This article proposes experimentation as a framework for understanding actor agency in the changing regulation of work and employment. This involves contrasting institutional change with organisational and institutional experimentation approaches in order to understand how, in the context of uncertainty, actors in the world of work experiment with new ways of organising and seek to institutionalise them into new understandings, norms and rules. The article describes the fault lines of disruption that are generating a vast range of experiments in the world of work. These fault lines invite resilient responses and the development of collective capabilities at two levels: first, organisational experimentation, where social actors seek to modify or renew their organisations, networks and alliances and reflect on, assess and learn from their experiments; second, institutional experimentation, where these responses are scaled up and institutionalised over time through more general understandings, norms and rules. A key challenge for comparative research and strategising is to find the appropriate institutional conditions that will facilitate and enable organisational experiments, whilst overcoming constraining institutional conditions. This challenge is illustrated through the examples of co-working and the development of new forms of collective representation.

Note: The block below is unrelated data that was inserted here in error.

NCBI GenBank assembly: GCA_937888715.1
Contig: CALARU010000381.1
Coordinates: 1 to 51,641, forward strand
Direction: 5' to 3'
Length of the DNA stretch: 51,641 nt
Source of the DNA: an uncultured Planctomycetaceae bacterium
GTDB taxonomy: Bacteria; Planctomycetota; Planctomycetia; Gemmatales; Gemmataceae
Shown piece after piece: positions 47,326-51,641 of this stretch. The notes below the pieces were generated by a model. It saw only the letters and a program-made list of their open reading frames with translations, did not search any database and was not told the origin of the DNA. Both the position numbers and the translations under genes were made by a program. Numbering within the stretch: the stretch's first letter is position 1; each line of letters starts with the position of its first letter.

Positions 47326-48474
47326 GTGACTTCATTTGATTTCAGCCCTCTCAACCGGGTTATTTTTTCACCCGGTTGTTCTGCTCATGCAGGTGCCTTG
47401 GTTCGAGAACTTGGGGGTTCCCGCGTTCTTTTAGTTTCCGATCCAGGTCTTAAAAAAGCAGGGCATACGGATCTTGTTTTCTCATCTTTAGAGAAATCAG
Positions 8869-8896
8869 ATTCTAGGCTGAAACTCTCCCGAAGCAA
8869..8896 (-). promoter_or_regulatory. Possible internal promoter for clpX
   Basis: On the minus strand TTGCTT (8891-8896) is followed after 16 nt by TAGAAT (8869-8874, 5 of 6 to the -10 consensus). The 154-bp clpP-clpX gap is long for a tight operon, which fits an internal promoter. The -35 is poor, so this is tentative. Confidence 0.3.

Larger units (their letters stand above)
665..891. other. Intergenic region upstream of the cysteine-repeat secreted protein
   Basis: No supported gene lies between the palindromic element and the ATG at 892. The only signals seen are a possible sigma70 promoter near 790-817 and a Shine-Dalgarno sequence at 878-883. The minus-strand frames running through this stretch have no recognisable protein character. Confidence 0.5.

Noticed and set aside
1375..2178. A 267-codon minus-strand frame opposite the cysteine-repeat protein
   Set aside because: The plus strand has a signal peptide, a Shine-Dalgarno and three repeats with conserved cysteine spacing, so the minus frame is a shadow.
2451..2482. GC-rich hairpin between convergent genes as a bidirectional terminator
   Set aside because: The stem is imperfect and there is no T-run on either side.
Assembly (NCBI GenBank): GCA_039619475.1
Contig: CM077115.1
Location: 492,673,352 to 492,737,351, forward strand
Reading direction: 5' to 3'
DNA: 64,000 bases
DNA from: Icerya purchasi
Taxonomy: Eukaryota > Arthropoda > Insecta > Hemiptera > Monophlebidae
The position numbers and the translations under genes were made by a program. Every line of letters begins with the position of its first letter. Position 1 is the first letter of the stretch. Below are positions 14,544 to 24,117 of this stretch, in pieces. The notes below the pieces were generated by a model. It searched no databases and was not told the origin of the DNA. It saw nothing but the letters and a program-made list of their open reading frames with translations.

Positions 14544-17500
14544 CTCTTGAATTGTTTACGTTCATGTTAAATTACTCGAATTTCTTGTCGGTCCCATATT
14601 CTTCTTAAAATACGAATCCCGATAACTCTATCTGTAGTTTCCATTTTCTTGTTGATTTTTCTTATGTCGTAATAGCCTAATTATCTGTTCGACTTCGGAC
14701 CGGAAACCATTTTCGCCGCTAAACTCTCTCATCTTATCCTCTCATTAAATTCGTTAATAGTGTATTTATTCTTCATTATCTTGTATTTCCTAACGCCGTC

- Organizational experimentation
- Rnstitutional experimentation
- Regulation of work and employment
- Minority unionism